Details for Recreational Therapists
Plan, direct, or coordinate medically-approved recreation programs for patients in hospitals, nursing homes, or other institutions. Activities include sports, trips, dramatics, social activities, and arts and crafts. May assess a patient condition and recommend appropriate recreational activity.
- Obtain information from medical records, medical staff, family members and the patients themselves to assess patients' capabilities, needs and interests.
- Conduct therapy sessions to improve patients' mental and physical well-being.
- Plan, organize, direct, and participate in treatment programs and activities to facilitate patients' rehabilitation, help them integrate into the community, and prevent further medical problems.
- Observe, analyze, and record patients' participation, reactions, and progress during treatment sessions, modifying treatment programs as needed.
- Confer with members of treatment team to plan and evaluate therapy programs.
- Instruct patient in activities and techniques, such as sports, dance, music, art, or relaxation techniques, designed to meet their specific physical or psychological needs.
- Develop treatment plan to meet needs of patient, based on needs assessment, patient interests, and objectives of therapy.
- Encourage clients with special needs and circumstances to acquire new skills and get involved in health-promoting leisure activities, such as sports, games, arts and crafts, and gardening.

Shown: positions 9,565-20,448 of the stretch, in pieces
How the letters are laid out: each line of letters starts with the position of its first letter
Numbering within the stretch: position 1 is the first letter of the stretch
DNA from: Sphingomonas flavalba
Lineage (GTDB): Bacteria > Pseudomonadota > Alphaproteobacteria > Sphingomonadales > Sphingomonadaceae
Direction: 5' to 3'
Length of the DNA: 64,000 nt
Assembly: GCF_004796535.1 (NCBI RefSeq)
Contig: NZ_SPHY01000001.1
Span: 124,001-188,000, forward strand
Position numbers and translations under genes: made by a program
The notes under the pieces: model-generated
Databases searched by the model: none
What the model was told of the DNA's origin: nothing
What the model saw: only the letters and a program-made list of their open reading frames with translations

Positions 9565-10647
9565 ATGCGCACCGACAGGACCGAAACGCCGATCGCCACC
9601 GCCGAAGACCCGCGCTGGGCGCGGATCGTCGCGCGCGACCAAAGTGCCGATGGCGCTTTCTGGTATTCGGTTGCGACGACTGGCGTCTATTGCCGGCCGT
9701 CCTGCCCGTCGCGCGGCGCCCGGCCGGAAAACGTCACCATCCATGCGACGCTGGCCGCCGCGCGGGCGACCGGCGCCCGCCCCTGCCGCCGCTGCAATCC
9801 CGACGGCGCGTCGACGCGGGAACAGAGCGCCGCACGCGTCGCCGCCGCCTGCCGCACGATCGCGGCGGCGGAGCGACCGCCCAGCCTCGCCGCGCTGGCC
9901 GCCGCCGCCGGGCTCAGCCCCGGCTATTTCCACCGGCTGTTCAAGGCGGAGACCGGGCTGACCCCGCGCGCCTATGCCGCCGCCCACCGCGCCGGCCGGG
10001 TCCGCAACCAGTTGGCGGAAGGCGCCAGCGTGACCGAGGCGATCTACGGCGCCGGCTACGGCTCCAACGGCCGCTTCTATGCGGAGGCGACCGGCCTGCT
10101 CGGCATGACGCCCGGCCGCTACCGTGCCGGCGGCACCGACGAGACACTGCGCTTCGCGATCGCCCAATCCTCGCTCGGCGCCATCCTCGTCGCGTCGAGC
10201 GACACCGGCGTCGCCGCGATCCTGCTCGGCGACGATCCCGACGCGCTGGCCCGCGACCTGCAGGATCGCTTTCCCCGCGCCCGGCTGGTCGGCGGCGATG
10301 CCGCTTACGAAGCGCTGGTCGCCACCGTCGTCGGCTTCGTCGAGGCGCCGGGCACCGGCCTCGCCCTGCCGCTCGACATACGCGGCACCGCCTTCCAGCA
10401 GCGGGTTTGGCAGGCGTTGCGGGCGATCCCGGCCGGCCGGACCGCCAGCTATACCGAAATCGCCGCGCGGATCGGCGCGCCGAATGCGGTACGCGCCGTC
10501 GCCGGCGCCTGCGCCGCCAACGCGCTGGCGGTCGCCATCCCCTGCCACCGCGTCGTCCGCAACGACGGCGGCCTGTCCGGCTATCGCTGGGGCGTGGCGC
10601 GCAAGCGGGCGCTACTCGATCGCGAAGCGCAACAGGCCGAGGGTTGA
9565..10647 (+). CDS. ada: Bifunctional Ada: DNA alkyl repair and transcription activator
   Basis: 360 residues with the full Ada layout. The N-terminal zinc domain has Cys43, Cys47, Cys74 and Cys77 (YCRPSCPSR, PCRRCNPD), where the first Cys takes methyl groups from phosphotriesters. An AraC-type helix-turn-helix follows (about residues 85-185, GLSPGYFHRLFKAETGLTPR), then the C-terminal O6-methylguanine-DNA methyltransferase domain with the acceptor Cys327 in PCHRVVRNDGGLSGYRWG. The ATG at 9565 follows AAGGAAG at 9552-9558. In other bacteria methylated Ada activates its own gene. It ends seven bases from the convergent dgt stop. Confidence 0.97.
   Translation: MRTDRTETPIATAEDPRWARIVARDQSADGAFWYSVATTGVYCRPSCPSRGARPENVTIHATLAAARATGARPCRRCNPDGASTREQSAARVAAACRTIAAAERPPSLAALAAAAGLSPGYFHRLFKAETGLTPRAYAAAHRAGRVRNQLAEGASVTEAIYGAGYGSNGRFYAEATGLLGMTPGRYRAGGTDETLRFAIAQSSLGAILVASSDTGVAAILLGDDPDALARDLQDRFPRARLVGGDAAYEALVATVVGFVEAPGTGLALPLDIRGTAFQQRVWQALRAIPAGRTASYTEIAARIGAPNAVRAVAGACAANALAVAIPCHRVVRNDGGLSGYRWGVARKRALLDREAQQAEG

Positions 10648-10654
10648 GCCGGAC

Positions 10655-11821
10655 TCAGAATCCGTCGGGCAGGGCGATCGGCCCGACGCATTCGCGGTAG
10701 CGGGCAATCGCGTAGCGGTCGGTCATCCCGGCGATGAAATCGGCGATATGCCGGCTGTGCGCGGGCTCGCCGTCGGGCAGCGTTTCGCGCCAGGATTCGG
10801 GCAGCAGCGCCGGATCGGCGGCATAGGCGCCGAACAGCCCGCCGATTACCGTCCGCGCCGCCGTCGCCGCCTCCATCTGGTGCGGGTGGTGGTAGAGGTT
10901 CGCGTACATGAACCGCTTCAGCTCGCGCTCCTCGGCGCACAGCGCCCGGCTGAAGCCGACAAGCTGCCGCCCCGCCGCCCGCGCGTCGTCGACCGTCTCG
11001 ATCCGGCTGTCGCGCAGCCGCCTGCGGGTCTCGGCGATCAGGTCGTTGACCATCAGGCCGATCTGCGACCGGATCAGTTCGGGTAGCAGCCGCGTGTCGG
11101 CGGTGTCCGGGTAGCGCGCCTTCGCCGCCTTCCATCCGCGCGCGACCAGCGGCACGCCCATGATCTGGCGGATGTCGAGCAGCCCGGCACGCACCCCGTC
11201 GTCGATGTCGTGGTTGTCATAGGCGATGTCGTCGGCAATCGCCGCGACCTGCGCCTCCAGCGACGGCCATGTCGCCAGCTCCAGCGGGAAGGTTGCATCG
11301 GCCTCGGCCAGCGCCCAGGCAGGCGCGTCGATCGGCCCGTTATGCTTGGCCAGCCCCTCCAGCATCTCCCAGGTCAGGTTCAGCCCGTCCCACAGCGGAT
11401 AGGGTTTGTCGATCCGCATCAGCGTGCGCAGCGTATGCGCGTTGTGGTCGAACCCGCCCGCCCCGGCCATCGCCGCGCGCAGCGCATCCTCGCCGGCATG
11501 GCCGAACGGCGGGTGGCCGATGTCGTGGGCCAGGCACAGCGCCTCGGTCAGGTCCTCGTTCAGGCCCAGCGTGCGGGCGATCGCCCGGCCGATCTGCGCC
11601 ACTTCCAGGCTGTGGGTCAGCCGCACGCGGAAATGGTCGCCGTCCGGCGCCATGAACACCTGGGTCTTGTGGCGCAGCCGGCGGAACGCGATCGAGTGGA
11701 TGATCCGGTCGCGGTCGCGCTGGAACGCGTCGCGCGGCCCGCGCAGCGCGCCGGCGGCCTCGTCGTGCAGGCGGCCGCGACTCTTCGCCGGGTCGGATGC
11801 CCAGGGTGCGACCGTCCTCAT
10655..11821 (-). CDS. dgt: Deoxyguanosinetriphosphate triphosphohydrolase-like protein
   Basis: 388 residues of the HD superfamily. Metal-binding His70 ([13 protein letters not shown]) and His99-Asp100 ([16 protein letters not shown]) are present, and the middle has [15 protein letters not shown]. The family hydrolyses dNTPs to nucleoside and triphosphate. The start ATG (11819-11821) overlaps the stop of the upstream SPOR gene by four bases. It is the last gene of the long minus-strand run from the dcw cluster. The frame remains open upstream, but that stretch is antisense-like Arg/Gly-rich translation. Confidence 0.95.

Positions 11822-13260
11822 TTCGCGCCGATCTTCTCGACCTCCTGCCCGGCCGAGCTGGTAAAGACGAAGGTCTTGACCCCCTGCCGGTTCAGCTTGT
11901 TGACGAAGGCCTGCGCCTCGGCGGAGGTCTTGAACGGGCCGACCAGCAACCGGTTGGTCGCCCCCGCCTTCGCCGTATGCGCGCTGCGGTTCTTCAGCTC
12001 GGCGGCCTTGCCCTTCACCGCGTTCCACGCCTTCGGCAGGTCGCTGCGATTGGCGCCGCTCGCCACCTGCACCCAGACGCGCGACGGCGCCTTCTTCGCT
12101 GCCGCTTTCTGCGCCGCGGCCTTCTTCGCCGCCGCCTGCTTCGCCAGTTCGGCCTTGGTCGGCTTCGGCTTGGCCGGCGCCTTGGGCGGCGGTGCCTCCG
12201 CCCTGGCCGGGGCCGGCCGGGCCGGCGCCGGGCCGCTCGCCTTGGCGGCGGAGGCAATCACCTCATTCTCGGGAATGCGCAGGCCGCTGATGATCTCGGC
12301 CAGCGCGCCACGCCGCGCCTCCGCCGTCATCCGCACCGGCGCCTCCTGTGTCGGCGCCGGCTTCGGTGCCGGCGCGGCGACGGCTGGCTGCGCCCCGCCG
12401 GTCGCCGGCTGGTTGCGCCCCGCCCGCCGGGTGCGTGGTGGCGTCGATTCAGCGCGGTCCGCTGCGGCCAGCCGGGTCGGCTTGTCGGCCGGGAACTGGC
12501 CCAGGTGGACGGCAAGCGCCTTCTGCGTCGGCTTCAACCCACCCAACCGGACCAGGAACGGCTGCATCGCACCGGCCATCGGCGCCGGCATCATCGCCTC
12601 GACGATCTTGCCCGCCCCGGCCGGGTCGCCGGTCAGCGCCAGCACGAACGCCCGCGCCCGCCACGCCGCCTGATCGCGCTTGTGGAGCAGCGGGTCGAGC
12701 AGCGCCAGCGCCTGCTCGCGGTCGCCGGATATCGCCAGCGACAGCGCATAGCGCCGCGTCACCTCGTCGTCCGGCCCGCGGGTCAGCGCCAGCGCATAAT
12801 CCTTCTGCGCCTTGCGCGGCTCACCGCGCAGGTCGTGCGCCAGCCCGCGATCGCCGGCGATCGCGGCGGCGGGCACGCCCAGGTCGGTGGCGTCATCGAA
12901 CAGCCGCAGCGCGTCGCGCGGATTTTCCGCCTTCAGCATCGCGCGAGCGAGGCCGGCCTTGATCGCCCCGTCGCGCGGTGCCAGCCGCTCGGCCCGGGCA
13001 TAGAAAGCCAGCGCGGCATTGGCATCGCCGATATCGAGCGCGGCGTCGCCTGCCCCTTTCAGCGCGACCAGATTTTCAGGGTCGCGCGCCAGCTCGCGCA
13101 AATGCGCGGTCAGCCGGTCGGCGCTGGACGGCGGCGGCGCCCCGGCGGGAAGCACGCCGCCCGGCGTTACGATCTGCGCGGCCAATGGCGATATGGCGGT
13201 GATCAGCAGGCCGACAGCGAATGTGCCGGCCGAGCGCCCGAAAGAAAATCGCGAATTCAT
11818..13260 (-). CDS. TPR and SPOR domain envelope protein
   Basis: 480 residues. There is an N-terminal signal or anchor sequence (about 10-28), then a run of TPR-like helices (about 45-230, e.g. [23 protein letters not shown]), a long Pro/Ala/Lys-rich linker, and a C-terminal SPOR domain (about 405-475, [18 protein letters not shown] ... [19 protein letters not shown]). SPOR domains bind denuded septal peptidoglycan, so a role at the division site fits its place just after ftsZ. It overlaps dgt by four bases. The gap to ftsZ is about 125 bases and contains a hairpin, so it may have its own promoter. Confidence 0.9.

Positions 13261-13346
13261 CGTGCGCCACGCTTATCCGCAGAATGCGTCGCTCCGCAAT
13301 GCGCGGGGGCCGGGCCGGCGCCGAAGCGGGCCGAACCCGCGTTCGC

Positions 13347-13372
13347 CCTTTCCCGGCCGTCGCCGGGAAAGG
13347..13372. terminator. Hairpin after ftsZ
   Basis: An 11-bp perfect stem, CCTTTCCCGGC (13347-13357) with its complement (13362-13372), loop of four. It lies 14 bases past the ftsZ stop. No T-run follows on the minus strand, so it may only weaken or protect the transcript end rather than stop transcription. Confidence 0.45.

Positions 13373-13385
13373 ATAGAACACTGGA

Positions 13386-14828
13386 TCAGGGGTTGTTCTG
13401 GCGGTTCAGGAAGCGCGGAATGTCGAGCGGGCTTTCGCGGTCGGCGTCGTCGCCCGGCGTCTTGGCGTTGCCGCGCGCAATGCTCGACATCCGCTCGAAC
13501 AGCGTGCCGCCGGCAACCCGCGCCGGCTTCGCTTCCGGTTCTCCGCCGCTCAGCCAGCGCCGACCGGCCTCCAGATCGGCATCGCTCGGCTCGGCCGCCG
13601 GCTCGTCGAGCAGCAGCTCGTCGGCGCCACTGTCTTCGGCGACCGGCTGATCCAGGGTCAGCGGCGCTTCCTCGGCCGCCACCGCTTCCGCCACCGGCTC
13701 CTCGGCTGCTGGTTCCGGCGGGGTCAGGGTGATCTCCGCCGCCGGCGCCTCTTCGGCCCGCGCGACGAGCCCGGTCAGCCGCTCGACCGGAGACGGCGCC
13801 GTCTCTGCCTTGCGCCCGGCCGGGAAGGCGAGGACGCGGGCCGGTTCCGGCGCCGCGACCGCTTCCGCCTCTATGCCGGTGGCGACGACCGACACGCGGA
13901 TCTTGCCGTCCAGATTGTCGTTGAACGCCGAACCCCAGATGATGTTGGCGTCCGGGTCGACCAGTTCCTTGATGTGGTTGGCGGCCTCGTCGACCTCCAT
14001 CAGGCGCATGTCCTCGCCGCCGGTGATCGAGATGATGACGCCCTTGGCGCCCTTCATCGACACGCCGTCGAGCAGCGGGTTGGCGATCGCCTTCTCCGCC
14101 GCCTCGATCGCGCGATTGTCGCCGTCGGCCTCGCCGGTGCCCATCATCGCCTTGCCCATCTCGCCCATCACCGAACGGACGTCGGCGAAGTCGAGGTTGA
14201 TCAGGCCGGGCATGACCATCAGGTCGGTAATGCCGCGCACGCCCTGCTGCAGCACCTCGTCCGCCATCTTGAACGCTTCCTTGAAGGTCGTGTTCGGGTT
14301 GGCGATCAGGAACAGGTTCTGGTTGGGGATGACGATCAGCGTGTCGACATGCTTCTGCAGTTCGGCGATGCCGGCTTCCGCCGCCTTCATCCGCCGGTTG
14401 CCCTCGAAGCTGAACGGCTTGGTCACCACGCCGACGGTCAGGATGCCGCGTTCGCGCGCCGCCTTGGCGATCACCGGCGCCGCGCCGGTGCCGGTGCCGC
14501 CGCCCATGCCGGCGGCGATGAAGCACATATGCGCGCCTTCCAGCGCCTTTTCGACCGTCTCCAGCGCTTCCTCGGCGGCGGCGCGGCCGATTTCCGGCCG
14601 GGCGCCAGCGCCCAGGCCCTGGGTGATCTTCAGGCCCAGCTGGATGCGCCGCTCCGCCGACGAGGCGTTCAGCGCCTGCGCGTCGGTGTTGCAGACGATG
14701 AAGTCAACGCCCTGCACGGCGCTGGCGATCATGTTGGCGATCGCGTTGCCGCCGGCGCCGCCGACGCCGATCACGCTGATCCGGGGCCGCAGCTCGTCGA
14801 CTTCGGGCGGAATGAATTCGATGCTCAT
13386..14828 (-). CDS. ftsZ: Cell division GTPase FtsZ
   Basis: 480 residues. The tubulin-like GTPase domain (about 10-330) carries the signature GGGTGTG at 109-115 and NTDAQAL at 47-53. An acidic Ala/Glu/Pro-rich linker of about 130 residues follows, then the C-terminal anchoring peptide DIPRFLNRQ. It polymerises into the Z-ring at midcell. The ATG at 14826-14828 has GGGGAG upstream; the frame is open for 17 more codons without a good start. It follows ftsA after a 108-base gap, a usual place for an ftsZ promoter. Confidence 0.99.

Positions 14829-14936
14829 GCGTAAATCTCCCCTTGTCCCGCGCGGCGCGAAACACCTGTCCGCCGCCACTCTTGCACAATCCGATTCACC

- Prepare and submit reports and charts to treatment team to reflect patients' reactions and evidence of progress or regression.
- Counsel and encourage patients to develop leisure activities.
- Develop discharge plans for patients.
- Investigative - Investigative occupations frequently involve working with ideas, and require an extensive amount of thinking. These occupations can involve searching for facts and figuring out problems mentally.
- Artistic - Artistic occupations frequently involve working with forms, designs and patterns. They often require self-expression and the work can be done without following a clear set of rules.
- Social - Social occupations frequently involve working with, communicating with, and teaching people. These occupations often involve helping or providing service to others.
Education, training, experience
- Education - Most of these occupations require a four-year bachelor's degree, but some do not.
- Training - Employees in these occupations usually need several years of work-related experience, on-the-job training, and/or vocational training.
- Experience - A considerable amount of work-related skill, knowledge, or experience is needed for these occupations. For example, an accountant must complete four years of college and work for several years in accounting to be considered qualified.
- Personnel and Human Resources - Knowledge of principles and procedures for personnel recruitment, selection, training, compensation and benefits, labor relations and negotiation, and personnel information systems.
- Computers and Electronics - Knowledge of circuit boards, processors, chips, electronic equipment, and computer hardware and software, including applications and programming.